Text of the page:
Commonly observed shifts in the utilization of medical care services to treat diseases may pose problems for official price indexes at the Bureau of Labor Statistics (BLS) that do not account for service shifts. We examine how these shifts may lead to different price estimates than those observed in official price statistics at the BLS.
We use a convenience sample of enrollees with employer‐provided insurance from the MarketScan database for the years 2003 to 2007. Population weights that consider the age, sex, and geographic distribution of enrollees are assigned to construct representative estimates.
We compare two types of price indexes: (1) a Service Price Index (SPI) that is similar to the BLS index, which holds services fixed and measures the prices of the underlying treatments; (2) a Medical Care Expenditure Index (MCE) that measures the cost of treating diseases and allows for utilization shifts.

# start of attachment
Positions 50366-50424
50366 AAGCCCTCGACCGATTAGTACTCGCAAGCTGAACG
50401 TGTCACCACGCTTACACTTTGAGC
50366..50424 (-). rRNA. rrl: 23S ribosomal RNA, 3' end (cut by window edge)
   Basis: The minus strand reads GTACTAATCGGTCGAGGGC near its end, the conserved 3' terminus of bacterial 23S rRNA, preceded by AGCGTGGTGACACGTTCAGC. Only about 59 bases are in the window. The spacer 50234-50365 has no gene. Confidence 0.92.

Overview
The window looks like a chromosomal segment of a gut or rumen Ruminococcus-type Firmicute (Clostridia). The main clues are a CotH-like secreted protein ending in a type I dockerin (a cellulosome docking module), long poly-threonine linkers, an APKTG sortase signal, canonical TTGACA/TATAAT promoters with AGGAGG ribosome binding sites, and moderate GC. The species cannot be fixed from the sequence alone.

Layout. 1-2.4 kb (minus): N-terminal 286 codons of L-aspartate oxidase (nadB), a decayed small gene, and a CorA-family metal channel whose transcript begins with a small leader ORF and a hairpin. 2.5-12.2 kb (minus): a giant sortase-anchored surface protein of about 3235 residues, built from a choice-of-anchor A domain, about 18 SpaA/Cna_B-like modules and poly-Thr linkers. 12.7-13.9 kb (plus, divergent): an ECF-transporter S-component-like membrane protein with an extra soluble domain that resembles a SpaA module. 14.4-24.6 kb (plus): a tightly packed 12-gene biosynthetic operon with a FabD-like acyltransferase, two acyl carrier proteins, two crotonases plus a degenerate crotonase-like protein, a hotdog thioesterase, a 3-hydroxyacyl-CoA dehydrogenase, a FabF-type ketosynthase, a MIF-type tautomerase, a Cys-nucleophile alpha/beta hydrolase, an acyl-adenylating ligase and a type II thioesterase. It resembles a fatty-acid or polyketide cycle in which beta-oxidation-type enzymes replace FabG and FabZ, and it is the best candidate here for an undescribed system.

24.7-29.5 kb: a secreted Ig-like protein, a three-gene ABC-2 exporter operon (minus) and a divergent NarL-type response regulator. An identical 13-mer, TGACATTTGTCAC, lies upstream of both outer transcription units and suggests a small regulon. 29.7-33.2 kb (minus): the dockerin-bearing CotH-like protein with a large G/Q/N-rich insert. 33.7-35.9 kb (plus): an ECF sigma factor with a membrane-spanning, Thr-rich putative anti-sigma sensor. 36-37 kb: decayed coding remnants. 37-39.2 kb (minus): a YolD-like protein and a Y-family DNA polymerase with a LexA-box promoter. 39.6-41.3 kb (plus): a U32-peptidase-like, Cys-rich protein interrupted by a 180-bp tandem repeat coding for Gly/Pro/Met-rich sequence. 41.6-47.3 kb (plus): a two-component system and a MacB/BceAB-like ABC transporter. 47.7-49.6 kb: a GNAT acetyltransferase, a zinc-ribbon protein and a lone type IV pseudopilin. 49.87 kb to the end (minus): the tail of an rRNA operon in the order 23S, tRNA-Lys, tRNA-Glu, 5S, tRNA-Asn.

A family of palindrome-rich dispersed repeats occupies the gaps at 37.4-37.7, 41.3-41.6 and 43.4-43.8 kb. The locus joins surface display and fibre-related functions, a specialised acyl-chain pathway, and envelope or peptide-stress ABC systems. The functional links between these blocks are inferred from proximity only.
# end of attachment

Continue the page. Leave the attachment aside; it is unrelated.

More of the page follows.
Over the entire period of study the CAGR of the SPI grows 0.7 percentage points faster than the preferred MCE index.
Our findings suggest that the health component of inflation may be overstated by 0.7 percentage points per year, and real GDP growth may be understated by a similar amount. However, more work may be necessary to precisely replicate the indexes of the BLS to obtain a more accurate measure of these price differences.